Thursday, July 11, 2013

Don’t Let Poor Editing Ruin Your Novel


The other week on Facebook, an author posed this question to her friends: ‘While I know both are very important, if you could only choose one which would it be—a professional editor or a graphic designer?’

For some this could be a challenging question, but her friends got it right.  While the importance of an attractive and eye-catching cover cannot be dismissed editing can really ‘make or break’ you as an author.

Think of this way, whose name is on the book?  That’s right.  Your product, your book, has your name—and your reputation—riding on it.  Notice that I termed your book as a product? That is the first key to success.  Writing is a business.

When you start out in the publishing world, everything can seem overwhelming.  By this point you should have established a following online via Twitter, Facebook, a blog, and possibly on other media sites such as Google+ and PinIt.

These networks afford you excellent opportunities and before you publish, you should make sure to take advantage of the resources it offers.  One is editors.

Maybe you’re of the thought process, ‘I’ve been through this book so many times, I know it’s perfect’, or ‘friends who have a keen eye have read it’?  Dangerous thinking.

It’s a fact the mind can take jumbled words and read a sentence as if it makes perfect sense.  This is a good comparison to what your manuscript starts looking like after you’ve read it numerous times.  You can’t detect errors right in front of you.

Now, if you think that’s scary, what about things you don’t even know about?  Unless you’re an expert in grammar, you can be certain you’re overlooking key changes.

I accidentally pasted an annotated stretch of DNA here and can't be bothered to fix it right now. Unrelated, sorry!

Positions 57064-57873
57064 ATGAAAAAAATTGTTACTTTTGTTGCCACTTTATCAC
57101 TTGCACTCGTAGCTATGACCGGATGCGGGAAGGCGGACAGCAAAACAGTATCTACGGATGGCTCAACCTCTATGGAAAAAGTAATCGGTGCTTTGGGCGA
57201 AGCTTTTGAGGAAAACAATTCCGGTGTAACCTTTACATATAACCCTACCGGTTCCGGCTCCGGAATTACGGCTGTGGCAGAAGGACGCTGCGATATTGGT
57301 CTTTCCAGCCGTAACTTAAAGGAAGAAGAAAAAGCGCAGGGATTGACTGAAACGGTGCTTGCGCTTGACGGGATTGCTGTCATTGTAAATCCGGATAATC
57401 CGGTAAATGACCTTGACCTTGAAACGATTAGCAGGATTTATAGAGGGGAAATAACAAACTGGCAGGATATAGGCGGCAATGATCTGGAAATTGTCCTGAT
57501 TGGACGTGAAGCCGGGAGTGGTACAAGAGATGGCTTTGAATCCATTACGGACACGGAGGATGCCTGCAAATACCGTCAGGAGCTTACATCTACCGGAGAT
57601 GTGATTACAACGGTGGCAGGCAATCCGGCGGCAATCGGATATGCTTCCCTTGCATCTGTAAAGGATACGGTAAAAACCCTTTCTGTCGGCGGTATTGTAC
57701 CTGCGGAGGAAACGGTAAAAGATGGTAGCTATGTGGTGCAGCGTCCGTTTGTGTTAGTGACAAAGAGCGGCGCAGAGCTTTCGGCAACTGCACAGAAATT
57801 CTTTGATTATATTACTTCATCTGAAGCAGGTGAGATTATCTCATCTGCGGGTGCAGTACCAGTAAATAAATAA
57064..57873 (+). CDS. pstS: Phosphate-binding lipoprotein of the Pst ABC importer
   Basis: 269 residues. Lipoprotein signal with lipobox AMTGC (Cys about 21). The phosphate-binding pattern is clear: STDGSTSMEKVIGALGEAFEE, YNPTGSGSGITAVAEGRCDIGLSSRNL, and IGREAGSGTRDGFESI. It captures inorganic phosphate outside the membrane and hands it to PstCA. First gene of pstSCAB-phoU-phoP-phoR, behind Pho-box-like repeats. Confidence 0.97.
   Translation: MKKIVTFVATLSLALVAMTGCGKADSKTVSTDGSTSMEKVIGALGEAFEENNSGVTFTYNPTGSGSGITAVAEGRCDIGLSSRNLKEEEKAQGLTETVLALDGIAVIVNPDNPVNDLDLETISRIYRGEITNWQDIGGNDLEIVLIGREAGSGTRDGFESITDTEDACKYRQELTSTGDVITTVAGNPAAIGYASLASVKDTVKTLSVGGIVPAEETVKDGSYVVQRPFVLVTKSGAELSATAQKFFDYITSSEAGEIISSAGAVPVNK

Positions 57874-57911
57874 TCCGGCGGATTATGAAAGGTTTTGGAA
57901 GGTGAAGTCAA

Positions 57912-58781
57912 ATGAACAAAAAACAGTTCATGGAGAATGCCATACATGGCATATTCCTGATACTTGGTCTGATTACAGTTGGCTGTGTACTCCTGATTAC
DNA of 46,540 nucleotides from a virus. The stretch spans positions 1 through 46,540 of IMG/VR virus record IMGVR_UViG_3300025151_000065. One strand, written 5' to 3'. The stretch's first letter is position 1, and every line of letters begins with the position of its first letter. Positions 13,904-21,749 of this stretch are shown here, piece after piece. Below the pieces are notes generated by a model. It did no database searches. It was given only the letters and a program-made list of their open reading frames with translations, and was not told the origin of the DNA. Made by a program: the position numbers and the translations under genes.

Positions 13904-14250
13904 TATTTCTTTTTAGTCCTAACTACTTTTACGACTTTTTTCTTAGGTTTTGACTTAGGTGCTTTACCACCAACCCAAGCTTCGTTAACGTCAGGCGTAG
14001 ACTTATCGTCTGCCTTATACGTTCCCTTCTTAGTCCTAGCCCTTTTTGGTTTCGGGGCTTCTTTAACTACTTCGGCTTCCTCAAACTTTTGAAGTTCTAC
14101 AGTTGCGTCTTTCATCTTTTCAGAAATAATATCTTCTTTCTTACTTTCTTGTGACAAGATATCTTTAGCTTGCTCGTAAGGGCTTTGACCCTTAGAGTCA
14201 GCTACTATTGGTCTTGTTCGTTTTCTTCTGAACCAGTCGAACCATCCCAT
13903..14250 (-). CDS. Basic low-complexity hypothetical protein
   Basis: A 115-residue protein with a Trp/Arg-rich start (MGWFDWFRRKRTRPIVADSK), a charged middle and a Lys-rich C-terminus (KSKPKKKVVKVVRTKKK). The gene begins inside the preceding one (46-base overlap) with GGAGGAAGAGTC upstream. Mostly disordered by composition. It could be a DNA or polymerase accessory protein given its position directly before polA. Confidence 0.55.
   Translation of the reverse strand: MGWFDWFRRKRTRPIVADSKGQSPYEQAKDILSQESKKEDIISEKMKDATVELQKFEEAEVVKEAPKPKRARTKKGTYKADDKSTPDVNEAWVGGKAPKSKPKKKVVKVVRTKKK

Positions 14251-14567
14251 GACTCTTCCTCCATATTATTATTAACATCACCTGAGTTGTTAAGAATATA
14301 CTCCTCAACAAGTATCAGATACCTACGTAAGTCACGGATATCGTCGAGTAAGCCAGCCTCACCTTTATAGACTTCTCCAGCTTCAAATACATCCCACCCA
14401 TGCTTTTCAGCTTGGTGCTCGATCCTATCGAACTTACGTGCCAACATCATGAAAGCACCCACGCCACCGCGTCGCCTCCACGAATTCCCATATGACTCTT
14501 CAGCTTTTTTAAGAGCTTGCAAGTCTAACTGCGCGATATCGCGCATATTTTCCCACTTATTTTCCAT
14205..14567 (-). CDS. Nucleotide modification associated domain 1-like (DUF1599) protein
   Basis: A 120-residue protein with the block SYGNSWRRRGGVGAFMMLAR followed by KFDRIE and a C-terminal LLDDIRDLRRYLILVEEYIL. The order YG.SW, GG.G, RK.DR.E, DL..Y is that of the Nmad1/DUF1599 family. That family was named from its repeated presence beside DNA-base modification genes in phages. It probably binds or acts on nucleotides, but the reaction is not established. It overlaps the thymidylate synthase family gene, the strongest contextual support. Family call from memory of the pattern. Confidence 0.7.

What about punctuation?  Again, unless, you’re perfect (and an expert) you’re playing a high risk poker game.

The above are just a few reasons why every author needs an editor.  Here are a few more: repeated use of certain words or phrases, wordiness, plot holes, inconsistencies, and the list goes on.

So in answer to that author’s question, I agree with her friends’ comments.  If you can only afford one or the other—an editor or cover designer—first go with the editor.  (Or, if you’re able to stretch the budget a bit, my husband George Arnold of WGA Designs offers affordable pricing to my author friends.)

While the reader will rarely (if ever) criticize your book cover, bad reviews about editing will follow you.  Trust me; I learned this lesson the hard way.  Yes, and I’m admitting it so you can learn from me.  But I know I’m not alone in this area.  Like many others, I did go back and get all of my previously published books professionally edited, and I promise this: I will NEVER again release a book without it going through the professional editing gamut.

Even the traditional giants have errors in their books—and their work has passed through the hands of many editors.  Since there is no way we could ever afford that sort of attention to our work, is that an excuse not to worry about an editor?  Absolutely not! 

For one, the self-publishing community falls under enough criticism.  It’s rumor that ‘most authors don’t care’.  Let’s change that mentality around!  Take pride in your hard work and let it shine when you deliver it to the world.

Maybe you’re disheartened, because even after working arduously to ensure that your book is perfect, you’re reading it for the twelfth time (or more) and are still finding things.  Well, take heart. 

Here is one thing to remember: No one is perfect.  That doesn’t mean we stop trying.

--

If you noticed editing errors in this post, I apologize as I should have had at least two cups of coffee before starting. ;)  Please know I take great care with my books.  Happy writing, and happy reading.